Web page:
Chicken Tocino is marinated in pineapple juice, ketchup, and spices for sweet and garlicky flavors you'll love! This Filipino cured meat is easy to make and delicious as an all-day breakfast meal.
What better food to break our fast than a hearty silog plate? Runny yolks, garlic-studded fried rice, sweet and salty cured meats...mmm, mmm, mmm! Best way to start the day, any day.
Silog, for the uninitiated, is the colloquial term used to describe a classic Filipino breakfast made up of fried rice (sinangag), sunny-side-up eggs (itlog), and meat of choice such as beef tapa (tapsilog), longganisa (longsilog) pork tocino (tosilog), and daing na bangus (bangsilog).
Chicken tocino might confuse those unfamiliar with Filipino food culture as tocino technically means pork or, more specifically, the belly part of the pig.
In the Philippines, however, the term tocino is associated with the process of preserving meat in sugar, salt, and spices and includes any protein cured in this type of marinade.
My pork tocino recipe is marinated in simple sugar, garlic powder, salt, pepper, and red food coloring. I kicked up the flavor for this chicken version by adding pineapple juice for a tangy taste and banana ketchup for color.
- Although you can use chicken breast, I recommend boneless leg or thigh meat as the extra fat keeps these cuts moist and juicy.
- Do not marinate longer than overnight as the acidity of the pineapple juice might denature the proteins and turn the meat mushy.
How to serve
- Serve with garlic fried rice and sunny-side-up eggs for a hearty breakfast.
- Sandwich in warm loaves of pandesal for a filling midday snack.
- Cut into bite-sized pieces, skewer with bamboo sticks, and grill over hot coals until cooked through and nicely charred for fun party food.
- Add to stir-fried noodles or fried rice for a quick lunch.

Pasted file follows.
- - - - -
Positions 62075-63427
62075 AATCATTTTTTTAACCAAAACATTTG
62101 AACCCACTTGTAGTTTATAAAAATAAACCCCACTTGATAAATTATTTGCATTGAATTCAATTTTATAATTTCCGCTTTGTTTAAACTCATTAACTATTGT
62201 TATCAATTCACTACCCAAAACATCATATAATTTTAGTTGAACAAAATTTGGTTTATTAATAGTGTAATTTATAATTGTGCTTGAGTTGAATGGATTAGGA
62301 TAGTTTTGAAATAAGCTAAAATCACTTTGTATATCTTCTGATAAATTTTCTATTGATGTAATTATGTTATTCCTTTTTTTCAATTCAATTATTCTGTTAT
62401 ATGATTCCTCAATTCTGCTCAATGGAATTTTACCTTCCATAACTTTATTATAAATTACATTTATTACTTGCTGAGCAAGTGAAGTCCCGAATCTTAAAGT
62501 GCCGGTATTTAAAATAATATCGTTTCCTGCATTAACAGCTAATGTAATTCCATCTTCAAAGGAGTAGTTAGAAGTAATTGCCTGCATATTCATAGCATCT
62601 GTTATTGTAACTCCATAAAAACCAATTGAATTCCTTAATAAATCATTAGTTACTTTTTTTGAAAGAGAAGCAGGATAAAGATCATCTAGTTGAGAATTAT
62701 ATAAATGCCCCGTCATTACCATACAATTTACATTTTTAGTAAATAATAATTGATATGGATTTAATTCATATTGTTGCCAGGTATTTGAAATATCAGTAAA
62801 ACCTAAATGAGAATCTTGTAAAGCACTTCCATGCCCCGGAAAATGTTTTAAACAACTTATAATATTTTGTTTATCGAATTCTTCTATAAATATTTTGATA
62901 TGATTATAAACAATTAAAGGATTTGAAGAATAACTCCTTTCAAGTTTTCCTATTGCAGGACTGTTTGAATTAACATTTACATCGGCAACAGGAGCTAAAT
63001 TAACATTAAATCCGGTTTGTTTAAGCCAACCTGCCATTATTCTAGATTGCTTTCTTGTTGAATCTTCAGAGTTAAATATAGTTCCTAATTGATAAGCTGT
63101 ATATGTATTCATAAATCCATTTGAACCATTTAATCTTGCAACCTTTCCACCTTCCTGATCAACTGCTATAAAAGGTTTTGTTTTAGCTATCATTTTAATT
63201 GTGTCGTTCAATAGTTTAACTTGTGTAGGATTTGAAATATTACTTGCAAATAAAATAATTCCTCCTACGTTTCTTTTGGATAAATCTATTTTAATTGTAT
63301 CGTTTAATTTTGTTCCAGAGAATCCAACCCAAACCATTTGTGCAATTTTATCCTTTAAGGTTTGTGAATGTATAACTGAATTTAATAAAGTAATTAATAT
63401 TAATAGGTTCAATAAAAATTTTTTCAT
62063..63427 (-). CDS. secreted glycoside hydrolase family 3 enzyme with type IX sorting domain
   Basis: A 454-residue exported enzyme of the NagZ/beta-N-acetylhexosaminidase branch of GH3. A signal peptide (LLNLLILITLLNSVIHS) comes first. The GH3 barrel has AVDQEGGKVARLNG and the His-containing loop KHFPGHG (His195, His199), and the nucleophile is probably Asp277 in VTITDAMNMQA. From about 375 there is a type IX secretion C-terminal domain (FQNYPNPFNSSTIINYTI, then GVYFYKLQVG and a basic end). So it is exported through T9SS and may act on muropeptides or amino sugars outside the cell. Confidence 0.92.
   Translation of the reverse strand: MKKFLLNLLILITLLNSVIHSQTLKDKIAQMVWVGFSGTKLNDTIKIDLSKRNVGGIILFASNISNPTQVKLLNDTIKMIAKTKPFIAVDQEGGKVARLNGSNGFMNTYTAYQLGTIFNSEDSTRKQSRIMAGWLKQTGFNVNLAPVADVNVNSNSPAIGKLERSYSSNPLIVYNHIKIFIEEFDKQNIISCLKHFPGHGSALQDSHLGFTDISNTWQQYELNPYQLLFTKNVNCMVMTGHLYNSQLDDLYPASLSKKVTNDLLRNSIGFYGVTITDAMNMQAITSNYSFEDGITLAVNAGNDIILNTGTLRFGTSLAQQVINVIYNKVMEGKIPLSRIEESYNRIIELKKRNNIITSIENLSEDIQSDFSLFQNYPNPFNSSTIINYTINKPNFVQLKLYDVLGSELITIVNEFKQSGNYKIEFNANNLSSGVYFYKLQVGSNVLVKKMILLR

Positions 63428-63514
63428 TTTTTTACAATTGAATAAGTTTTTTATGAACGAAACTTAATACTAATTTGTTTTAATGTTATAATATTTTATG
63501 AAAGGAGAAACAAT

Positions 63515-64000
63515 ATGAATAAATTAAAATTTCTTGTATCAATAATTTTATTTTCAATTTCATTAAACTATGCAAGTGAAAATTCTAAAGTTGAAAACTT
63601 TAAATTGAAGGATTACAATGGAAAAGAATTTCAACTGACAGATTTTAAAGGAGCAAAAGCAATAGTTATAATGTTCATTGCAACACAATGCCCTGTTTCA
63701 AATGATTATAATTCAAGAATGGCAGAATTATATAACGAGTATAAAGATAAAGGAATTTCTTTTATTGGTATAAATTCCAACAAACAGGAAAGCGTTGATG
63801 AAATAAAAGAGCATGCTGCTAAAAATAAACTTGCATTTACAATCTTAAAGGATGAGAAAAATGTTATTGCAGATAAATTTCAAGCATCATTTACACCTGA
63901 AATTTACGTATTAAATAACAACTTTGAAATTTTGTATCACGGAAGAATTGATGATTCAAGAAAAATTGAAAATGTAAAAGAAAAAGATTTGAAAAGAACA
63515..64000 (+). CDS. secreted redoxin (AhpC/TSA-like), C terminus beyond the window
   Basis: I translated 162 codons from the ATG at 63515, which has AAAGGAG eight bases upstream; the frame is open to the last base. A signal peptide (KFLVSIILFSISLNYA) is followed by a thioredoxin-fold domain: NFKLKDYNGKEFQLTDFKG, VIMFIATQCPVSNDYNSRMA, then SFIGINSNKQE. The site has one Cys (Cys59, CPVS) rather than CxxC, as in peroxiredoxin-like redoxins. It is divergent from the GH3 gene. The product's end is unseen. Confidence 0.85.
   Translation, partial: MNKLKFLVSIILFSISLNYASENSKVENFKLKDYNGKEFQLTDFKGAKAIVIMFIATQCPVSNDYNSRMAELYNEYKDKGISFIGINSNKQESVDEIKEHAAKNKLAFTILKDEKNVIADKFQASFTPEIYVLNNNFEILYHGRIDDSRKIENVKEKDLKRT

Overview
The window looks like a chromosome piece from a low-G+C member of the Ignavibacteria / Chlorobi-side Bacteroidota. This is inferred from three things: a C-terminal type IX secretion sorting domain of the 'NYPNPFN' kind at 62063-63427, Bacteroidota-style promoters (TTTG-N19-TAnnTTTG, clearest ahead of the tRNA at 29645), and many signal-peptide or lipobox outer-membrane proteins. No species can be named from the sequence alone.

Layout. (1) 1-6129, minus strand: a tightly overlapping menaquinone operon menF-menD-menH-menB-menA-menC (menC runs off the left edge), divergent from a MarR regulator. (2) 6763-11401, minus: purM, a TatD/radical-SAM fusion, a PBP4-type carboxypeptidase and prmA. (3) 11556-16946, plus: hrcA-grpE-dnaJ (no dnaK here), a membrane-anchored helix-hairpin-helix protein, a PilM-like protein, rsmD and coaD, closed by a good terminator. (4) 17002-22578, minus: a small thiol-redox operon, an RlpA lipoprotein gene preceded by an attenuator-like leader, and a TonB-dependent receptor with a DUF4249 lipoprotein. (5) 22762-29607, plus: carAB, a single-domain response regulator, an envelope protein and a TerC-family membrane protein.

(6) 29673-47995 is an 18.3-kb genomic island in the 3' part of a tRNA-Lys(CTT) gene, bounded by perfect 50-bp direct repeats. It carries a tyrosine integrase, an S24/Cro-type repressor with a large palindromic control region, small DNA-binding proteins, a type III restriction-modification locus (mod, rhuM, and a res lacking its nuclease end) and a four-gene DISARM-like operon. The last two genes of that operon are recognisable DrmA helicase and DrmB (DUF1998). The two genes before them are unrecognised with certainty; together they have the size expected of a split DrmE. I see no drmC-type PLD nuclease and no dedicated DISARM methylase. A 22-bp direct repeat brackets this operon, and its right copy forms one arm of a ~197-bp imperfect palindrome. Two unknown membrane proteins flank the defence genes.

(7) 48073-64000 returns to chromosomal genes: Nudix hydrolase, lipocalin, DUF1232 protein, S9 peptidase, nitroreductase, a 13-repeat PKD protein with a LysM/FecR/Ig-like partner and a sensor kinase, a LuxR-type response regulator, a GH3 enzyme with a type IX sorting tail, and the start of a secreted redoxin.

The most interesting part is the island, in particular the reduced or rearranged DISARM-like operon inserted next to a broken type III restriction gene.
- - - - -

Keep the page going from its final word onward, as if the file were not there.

How to store
- Cooked- transfer to a container with a tight-fitting lid and refrigerate for up to 3 days or freeze for up to 2 months. Reheat in a wide pan over low heat, turning as needed, until completely heated. Or microwave at 1 to 2-minute intervals. For bulk reheating, arrange in a single layer on a baking sheet, cover tightly with foil, and bake at 350 F until heated.
- Uncooked- transfer to resealable bags or airtight containers and freeze for up to 6 months. To ensure even cooking, thaw in the refrigerator completely before frying.
- 1 cup pineapple juice
- ¼ cup banana ketchup
- ½ cup sugar
- 1 tablespoon garlic powder
- 1 tablespoon salt
- 2 pounds chicken thigh or leg meat, boneless and skinless
- 1 cup water
- 2 tablespoons canola oil
- In a bowl, combine pineapple juice, ketchup, sugar, garlic powder, and salt, Stir until well distributed.
- Add chicken and massage meat with curing mixture until evenly colored. Transfer to a covered container or ziplock bag and refrigerate for about 4 hours or overnight to cure.
- In a pan over medium heat, add chicken including marinade and enough water to cover.
- Bring to a boil. Lower heat, cover and simmer until meat is tender and cooked through, adding more water in ½ cup increments as needed.
- When the meat is cooked through and liquid is mostly absorbed, add oil. Continue to cook, stirring regularly, until chicken is nicely browned and caramelized. Serve hot.
“This website provides approximate nutrition information for convenience and as a courtesy only. Nutrition data is gathered primarily from the USDA Food Composition Database, whenever available, or otherwise other online calculators.”